When Rosenfield sticks to Becca and Amelia, Amelia Anne is Dead and Gone races along like a thriller (albeit a really beautifully written thriller). Sometimes, though, she diverted my attention away to talk about the town from the vantage point of a sort of disembodied third-person omniscient vantage point.

In a small town, there are things you simply grow up knowing. You need them all – the shortcuts, secrets, and scandals that make up the town’s collective unconscious, the whispered bits and pieces passed from older lips to younger ears.

I found this stuff sort of extraneous to the plot (although I suppose it did, in some ways, explain the town’s mentality), and bogged things down a bit. A subplot about a tractor in the lake was, likewise, unnecessary. When Rosenfield stuck to Becca and Amelia’s story, though, I was all in and even with my minor grumble, I still highly recommend this book.

beartownI actually put Fredrik Backman’s novel Beartown in my ‘to donate’ bag before I had reviewed it…and I guess that’s pretty telling. This was a book club selection, and not a book I would have ever chosen to read otherwise, so I guess I was skeptical from the beginning. Beartown made me cranky.

Late one evening toward the end of March, a teenager picked up a double-barreled shotgun, walked into the forest, put the gun to someone else’s forehead, and pulled the trigger.

This is the story of how we got there.

From that relatively interesting beginning, Backman spins a melodramatic tale of a small, isolated town in Sweden. Beartown is a hockey town and I mean a fanatical hockey town. It’s the day before the Beartown Ice Hockey Club plays in the country’s biggest tournament and while that might not seem like a big deal, it’s a huge deal in Beartown.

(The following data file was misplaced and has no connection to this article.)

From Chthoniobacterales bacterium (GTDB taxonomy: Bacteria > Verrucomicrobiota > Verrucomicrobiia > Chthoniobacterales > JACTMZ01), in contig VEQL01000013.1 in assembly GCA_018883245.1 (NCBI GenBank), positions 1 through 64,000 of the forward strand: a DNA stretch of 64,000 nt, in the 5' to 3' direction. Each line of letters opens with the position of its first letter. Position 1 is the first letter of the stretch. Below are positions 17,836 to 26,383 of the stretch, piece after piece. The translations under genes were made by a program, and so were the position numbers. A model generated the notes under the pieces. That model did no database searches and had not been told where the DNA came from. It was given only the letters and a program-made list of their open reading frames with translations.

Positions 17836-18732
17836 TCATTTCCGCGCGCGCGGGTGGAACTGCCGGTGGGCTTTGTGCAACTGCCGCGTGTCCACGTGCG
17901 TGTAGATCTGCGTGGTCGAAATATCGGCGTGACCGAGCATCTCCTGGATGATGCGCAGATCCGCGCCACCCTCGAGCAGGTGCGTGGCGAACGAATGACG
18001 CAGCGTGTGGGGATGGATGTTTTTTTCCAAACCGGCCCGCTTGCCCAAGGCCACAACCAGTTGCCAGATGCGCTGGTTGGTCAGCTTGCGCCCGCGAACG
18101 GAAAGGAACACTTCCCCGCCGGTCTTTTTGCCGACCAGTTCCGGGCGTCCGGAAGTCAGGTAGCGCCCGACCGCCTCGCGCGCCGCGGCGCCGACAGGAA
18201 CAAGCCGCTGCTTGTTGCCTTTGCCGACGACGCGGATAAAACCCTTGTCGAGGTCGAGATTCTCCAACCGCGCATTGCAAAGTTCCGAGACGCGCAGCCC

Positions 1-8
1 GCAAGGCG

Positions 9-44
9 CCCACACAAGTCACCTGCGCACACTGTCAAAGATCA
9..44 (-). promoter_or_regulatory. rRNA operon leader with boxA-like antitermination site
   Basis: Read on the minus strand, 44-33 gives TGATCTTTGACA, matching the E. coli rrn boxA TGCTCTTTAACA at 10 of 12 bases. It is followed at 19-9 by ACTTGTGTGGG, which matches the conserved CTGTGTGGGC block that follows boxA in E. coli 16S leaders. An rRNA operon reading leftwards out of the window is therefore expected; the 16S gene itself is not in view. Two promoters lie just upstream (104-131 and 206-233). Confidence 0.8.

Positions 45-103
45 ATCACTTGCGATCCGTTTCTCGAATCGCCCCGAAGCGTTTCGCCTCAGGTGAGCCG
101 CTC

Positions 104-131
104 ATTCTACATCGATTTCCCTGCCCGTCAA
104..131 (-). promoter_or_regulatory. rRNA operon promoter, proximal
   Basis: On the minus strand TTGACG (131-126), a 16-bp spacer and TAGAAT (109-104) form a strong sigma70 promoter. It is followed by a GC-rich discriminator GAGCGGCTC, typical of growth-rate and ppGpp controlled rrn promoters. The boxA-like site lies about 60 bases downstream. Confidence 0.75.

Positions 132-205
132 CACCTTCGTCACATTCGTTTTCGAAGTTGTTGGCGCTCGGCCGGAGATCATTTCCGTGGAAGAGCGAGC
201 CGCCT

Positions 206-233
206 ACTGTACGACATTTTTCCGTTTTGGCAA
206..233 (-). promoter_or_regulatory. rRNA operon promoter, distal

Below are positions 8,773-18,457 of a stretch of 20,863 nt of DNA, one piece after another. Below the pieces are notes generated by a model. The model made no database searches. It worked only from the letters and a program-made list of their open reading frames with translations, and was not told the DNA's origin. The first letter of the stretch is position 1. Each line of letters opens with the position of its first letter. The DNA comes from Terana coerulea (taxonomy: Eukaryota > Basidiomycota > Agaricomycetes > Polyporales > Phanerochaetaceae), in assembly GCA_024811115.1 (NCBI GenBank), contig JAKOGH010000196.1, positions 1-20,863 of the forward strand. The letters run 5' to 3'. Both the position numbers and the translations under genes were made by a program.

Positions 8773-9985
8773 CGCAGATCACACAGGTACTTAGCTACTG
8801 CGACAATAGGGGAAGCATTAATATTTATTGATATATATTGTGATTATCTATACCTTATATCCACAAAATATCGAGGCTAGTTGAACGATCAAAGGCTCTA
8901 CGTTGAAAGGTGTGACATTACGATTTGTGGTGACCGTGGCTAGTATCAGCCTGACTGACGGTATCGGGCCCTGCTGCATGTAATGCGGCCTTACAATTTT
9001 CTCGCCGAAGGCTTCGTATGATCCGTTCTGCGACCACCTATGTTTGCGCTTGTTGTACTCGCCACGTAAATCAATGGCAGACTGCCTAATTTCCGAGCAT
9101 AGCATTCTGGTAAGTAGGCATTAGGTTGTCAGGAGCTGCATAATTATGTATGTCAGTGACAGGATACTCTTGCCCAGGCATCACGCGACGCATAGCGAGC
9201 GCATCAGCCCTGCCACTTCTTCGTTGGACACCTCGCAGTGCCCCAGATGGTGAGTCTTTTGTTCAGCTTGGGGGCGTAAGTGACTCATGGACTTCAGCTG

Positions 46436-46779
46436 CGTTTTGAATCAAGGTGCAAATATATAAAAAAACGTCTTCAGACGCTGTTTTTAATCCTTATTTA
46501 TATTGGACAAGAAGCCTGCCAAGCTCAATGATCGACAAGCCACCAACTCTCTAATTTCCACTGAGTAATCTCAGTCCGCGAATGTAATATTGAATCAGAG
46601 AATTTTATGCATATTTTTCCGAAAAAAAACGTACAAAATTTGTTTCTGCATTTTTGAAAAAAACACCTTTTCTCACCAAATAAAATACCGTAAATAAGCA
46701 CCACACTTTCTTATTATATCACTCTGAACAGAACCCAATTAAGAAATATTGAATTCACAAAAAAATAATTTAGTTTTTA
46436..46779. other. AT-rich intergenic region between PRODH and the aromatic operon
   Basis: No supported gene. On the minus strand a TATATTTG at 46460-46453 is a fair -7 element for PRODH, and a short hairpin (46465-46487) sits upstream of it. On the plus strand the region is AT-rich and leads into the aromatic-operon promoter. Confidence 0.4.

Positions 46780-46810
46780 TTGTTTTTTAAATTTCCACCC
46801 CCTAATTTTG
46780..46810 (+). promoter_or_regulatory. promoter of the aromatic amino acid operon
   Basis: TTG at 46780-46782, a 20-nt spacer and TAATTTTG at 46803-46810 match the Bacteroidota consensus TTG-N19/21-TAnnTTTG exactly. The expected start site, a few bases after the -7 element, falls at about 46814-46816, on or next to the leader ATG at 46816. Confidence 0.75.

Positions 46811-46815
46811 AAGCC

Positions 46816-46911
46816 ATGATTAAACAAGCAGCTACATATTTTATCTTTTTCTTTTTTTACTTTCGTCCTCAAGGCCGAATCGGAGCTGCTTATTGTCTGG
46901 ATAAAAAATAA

There’s not much worthy of note around here. But anyone who’s been here knows it’s a hockey town.

Everyone in this novel is connected to hockey.

Amat “sleeps with his skates by his bed every night.”

Maya “hates hockey but understands her father’s love for it.” Her father, Peter, is the hockey club’s general manager. He’s a former NHL hockey player who has returned to his hometown.

Sune is the coach of the A-team. He’s on the verge of being fired by the board even though he’s been with the hockey club forever, even though everyone knows him. He knows that they want to fire him because he tells his players to play from the heart instead of telling them to win.

There’s Kevin, Beartown’s star player. Despite the fact that he’s good enough to play in a bigger town for, perhaps, a better team, he keeps turning down the offers. “He’s a Beartown man, his dad’s a Beartown man, and that may not mean a thing anywhere else, but it means something here.”

Yeah. Okay. We get it. Beartown is a hockey town. And although it’s probably un-Canadian to say – I haven’t cared much about hockey since the days of Wayne Gretzky and Brendan Shanahan. I certainly never cared about it as much as the folks in Beartown do. I certainly have never cared about it enough to read 415 repetitive pages about how characters driven by the desire to win backstab and bully and belittle others. There’s also a crime in the book that divides the town in a way that is wholly unbelievable.

Perhaps something was lost in translation, but for me Beartown was 200 pages too long and peopled with stereotypes. I often felt the novel’s didactic impetus. Pithy nuggets like “We become what we are told we are” and “A long marriage is complicated” are sprinkled throughout and, honestly, made me roll my eyes.

A big no for me.

 

Columbine. Newtown. Parkland. The fact that we know these towns because of the school shootings that happened there is shocking. According to Everytown there have been 302 school shootings in America since 2013. True, not all of these incidents have resulted in death, but the fact that someone brought a gun into a school is pretty horrifying.

For comparisons sake, there have been seven school shootings in Canada with a total of 28 fatalities. (And I’m not talking since 2013, I’m talking in total.) The first happened at a high school in Brampton in 1975. The worst happened at École Polytechnique in 1989 where 14 women were killed. The most recent happened in La Loche, Saskatchewan in 2016 where four people were killed and seven were injured.

I know that guns (and gun control and 2nd amendment rights) are a contentious bowl of soup, but, people! Seriously.

thisiswhereMarieke Nijkamp tackles gun violence in her compelling (and heartbreaking) YA novel this is where it ends.